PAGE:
Although much criticised at the time because of comparisons with high-spending Rangers, the foundations for success were laid by Fergus McCann and consolidated under the chairmanship of Brian Quinn, the Glasgow economist with global experience who rose to be deputy governor of the Bank of England.
In Mr Quinn's seven years as chairman Celtic won five SPL titles, four Scottish Cups, three League Cups and reached the final of the Uefa Cup.
Who would disagree he knows a thing or two about economics and running a successful global business?
So when he says the SNP's plans for an independent Scotland's currency could breach EU rules, place burdens on Scottish banks and could limit the government's ability to spend and borrow we should sit up and listen.
Most seriously, Mr Quinn said it was "not self-evident" Scotland would keep the UK's international credit rating. If so, that could mean the cost of all our mortgages going up.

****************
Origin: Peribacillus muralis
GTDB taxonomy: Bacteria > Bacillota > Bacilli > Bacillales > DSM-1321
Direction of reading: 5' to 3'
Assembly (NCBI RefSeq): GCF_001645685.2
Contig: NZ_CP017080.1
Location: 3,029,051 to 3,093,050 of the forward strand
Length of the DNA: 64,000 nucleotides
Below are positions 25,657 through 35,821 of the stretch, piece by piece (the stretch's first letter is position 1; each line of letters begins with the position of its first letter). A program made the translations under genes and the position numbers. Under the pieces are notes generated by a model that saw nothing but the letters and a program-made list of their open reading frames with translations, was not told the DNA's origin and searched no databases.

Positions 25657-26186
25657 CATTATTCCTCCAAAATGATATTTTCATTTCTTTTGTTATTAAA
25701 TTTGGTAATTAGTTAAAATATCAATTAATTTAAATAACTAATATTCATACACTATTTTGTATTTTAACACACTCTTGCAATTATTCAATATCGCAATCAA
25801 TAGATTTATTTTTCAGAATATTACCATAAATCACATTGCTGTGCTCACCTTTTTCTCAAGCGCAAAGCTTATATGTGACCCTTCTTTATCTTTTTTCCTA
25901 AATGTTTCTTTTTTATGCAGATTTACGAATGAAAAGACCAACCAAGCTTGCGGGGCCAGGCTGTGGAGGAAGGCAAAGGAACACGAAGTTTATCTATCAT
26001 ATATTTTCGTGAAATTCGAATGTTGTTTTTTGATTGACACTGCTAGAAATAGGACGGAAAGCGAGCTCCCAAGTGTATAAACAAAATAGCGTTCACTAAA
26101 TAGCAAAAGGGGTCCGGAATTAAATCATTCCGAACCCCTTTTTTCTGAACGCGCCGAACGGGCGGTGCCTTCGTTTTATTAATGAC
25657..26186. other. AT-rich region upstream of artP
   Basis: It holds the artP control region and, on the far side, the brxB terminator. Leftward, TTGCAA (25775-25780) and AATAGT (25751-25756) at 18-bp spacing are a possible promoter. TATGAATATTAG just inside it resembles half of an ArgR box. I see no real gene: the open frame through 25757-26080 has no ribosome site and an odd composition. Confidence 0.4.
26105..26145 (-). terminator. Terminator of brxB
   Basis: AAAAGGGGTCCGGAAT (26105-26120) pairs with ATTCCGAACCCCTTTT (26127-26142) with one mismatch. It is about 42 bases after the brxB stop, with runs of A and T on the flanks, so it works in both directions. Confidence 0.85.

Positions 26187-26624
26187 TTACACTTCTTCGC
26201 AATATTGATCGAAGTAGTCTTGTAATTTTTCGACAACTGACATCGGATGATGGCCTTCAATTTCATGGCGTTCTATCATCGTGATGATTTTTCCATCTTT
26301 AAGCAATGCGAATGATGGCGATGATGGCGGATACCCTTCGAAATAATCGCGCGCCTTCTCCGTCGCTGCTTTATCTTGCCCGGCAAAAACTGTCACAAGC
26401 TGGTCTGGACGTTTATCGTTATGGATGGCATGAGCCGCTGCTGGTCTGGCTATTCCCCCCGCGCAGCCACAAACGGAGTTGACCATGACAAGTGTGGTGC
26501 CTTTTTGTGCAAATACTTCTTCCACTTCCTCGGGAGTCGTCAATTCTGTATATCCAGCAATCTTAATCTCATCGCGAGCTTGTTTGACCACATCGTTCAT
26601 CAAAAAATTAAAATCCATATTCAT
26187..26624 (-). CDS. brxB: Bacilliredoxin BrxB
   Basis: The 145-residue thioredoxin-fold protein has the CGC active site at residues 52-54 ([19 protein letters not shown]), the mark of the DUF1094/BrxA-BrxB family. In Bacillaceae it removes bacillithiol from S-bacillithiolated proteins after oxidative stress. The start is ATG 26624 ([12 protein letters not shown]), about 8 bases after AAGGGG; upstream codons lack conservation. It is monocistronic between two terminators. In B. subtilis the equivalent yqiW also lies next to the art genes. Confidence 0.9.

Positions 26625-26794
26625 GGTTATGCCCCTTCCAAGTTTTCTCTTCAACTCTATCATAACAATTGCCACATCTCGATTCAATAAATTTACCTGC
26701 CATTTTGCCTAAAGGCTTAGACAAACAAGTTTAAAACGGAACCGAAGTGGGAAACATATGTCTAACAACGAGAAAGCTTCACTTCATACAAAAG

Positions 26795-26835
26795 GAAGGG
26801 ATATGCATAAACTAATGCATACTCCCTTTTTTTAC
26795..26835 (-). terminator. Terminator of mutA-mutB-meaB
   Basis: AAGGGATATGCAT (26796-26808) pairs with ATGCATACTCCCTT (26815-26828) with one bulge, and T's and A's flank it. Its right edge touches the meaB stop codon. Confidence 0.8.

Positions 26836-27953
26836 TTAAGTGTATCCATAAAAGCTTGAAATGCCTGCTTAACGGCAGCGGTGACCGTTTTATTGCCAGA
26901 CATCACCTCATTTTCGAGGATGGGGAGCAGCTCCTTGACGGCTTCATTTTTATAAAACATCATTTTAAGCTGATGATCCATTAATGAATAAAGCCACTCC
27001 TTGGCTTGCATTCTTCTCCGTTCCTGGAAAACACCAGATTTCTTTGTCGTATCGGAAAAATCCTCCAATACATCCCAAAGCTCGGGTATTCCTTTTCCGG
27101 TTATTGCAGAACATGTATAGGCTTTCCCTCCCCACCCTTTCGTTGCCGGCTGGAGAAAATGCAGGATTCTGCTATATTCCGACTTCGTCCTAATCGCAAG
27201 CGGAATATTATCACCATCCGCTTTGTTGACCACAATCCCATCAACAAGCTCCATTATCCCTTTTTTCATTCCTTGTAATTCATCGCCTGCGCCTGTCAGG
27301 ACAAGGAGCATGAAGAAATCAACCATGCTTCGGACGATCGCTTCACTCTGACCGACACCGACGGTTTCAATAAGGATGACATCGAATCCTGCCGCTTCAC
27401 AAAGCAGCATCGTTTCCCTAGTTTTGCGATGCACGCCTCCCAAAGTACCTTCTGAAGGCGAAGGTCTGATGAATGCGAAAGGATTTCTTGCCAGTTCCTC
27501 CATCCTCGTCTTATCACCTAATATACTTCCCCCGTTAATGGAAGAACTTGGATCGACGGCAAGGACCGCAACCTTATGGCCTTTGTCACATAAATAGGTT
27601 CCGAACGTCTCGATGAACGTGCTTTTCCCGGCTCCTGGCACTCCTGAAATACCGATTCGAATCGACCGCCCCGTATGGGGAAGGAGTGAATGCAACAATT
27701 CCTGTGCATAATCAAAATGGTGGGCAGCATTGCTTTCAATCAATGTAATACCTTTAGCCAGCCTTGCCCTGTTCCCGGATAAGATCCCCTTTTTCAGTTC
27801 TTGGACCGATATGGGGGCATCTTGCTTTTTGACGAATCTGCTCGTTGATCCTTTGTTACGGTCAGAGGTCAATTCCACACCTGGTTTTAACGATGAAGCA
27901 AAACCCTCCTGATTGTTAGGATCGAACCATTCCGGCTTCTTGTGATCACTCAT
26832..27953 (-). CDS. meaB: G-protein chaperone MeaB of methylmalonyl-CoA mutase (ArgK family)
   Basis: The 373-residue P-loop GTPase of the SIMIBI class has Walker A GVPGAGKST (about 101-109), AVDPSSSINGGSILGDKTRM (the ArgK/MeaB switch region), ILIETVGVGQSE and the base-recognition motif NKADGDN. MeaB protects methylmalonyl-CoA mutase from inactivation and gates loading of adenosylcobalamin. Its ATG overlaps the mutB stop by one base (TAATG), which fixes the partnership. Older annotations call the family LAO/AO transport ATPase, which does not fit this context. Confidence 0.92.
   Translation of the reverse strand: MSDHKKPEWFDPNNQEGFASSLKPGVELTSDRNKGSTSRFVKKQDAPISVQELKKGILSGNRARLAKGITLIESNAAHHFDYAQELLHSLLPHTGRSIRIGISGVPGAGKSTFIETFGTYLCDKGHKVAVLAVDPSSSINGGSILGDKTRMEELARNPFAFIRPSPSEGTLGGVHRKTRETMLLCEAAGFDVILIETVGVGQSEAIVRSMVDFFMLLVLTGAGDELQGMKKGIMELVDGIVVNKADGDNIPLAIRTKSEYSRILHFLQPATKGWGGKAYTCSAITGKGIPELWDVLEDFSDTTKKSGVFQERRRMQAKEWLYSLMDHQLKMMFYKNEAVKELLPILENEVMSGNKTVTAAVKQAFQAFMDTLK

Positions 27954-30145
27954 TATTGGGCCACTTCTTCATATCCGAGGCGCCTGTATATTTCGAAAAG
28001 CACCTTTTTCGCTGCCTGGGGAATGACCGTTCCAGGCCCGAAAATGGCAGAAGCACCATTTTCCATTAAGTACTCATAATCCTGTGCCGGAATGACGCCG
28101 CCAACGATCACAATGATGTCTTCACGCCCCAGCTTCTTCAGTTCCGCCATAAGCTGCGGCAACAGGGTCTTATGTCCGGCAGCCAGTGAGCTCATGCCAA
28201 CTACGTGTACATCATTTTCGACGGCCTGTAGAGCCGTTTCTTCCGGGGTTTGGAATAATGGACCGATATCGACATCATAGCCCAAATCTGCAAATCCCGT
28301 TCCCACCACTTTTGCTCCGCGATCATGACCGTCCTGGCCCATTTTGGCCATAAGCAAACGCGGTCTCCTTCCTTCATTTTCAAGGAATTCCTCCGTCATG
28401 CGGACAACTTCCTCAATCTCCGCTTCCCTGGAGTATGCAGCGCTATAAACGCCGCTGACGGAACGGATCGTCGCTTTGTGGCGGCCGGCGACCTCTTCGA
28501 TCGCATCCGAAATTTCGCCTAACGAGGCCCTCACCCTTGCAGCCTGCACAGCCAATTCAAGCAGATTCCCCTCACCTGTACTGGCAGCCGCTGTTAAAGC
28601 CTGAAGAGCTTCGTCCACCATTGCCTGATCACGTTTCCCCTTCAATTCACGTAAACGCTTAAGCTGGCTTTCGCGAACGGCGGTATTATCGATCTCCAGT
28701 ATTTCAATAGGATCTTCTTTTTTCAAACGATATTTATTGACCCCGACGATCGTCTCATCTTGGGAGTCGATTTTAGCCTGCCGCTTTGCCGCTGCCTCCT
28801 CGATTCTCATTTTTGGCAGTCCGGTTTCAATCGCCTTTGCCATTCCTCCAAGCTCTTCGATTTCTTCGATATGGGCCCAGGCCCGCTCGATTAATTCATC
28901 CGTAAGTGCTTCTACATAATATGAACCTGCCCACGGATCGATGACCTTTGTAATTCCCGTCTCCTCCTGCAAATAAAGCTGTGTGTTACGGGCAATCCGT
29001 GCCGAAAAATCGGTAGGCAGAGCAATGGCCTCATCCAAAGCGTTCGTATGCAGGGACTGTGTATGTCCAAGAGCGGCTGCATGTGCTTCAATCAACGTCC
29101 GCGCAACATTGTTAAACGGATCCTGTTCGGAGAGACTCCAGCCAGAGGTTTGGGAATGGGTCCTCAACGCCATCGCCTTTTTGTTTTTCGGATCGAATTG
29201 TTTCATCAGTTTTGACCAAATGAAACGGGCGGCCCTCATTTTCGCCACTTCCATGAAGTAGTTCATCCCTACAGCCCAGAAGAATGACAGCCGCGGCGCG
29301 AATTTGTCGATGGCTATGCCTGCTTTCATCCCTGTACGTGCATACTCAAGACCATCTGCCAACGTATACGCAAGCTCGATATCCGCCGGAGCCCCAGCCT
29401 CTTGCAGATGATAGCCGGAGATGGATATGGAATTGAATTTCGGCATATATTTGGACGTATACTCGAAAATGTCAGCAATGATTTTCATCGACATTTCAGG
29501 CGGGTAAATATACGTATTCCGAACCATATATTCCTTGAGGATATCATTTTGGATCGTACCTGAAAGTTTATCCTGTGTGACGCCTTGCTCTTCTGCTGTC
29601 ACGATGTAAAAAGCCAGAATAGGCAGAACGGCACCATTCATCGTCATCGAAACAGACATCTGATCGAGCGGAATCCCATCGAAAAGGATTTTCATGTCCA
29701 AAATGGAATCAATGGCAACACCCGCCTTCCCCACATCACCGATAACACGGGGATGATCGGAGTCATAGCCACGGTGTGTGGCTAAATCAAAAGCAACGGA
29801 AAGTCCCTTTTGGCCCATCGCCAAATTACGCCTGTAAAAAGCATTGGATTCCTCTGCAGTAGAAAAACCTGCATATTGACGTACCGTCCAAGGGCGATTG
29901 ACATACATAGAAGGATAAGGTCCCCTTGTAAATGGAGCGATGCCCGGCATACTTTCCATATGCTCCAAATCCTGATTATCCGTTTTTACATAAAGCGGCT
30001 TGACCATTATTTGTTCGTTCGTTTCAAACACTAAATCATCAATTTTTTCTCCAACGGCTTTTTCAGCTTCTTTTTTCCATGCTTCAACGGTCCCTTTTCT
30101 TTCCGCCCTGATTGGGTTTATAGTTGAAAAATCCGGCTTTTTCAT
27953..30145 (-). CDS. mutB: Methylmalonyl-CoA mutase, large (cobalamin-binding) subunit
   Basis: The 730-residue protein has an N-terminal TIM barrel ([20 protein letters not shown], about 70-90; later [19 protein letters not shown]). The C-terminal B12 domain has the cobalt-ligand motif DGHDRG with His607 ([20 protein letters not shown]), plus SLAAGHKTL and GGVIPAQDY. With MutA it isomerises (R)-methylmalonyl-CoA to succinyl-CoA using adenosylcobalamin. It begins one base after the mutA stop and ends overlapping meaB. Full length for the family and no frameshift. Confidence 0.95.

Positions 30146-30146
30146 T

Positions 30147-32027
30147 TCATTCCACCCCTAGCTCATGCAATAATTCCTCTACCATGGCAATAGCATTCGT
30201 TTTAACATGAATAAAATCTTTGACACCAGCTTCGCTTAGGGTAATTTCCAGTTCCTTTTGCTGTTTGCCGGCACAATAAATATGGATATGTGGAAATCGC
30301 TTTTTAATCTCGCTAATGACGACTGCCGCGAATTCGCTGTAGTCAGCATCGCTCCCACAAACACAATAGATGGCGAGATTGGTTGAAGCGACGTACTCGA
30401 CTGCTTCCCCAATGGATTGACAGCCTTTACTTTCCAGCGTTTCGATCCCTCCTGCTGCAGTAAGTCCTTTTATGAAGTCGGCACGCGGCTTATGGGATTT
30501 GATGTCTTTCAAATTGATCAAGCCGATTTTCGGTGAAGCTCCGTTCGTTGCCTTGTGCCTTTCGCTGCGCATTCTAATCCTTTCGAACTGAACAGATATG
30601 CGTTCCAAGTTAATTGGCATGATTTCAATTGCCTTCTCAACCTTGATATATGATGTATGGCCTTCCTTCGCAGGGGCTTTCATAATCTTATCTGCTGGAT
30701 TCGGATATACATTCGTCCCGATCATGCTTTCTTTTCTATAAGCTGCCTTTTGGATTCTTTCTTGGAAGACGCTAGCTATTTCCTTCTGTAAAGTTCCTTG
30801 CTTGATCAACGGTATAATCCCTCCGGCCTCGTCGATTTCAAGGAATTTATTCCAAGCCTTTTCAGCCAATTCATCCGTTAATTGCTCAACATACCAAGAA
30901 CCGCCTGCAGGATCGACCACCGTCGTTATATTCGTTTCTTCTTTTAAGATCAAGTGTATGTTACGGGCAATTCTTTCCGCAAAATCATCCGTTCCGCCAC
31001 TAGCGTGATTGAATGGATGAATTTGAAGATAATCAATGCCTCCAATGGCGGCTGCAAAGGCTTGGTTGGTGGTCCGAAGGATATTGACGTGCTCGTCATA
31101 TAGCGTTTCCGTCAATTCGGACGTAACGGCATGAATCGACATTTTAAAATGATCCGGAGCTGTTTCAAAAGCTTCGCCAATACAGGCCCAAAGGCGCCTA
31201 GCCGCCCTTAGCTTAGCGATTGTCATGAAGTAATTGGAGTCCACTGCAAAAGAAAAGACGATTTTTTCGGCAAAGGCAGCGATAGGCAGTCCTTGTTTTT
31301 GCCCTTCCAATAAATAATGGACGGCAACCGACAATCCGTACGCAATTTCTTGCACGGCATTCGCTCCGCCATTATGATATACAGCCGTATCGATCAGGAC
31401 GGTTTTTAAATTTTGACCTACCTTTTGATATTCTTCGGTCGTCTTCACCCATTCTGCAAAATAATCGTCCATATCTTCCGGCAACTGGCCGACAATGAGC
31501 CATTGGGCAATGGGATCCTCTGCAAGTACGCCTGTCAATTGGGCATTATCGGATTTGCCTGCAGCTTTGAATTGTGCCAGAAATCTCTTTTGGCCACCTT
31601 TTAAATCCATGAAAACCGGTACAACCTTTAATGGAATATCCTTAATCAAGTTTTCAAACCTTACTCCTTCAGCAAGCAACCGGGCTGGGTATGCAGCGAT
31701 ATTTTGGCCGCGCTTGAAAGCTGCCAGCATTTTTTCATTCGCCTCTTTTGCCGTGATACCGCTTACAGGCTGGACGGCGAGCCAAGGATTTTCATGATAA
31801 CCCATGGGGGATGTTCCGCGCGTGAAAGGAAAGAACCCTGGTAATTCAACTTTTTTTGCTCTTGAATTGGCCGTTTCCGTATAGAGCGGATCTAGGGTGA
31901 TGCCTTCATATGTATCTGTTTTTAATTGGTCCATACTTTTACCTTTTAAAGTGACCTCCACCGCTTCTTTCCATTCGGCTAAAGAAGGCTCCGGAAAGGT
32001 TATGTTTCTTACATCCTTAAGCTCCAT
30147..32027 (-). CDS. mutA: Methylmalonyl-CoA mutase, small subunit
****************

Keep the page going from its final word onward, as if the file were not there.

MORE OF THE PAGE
As befits a sensible business figure, Mr Quinn is careful to qualify everything he says.
He does not assert anything; just points out there are many potential pitfalls in the SNP's vague proposals. Yet the SNP would have us believe nothing they propose will happen without any difficulty or implication.
But look at recent events. Only last week Alex Salmond was forced to apologise to the Scottish Parliament for claiming he was giving more money to Scottish colleges when he was actually slashing their budgets.
Even then he had the cheek to claim it was all a big misunderstanding when the man who supplied the figures, education secretary Mike Russell, had sat smirking as the misleading figures were being presented.
Mr Salmond does seem to have difficulty with figures. Last year, his government pledged to spend up to £500million in two years on new building projects. In every speech on the economy this has been trumpeted as a great thing for Scotland.
But two weeks ago the Scottish Conservatives revealed only £20m has been spent. What's happened to the other £480m?
And last month Mr Salmond was exposed as having misled the public into believing he had legal advice about EU membership when none existed. Perhaps worse was his claim earlier this year that investment from renew-ables firm Dusan was on track when he knew the deal had been canc-elled months before.
So who would you believe when it comes to your money; an esteemed economist with a track record of success who says there may be problems, or a politician with a length-ening track record of misleading the public? You decide.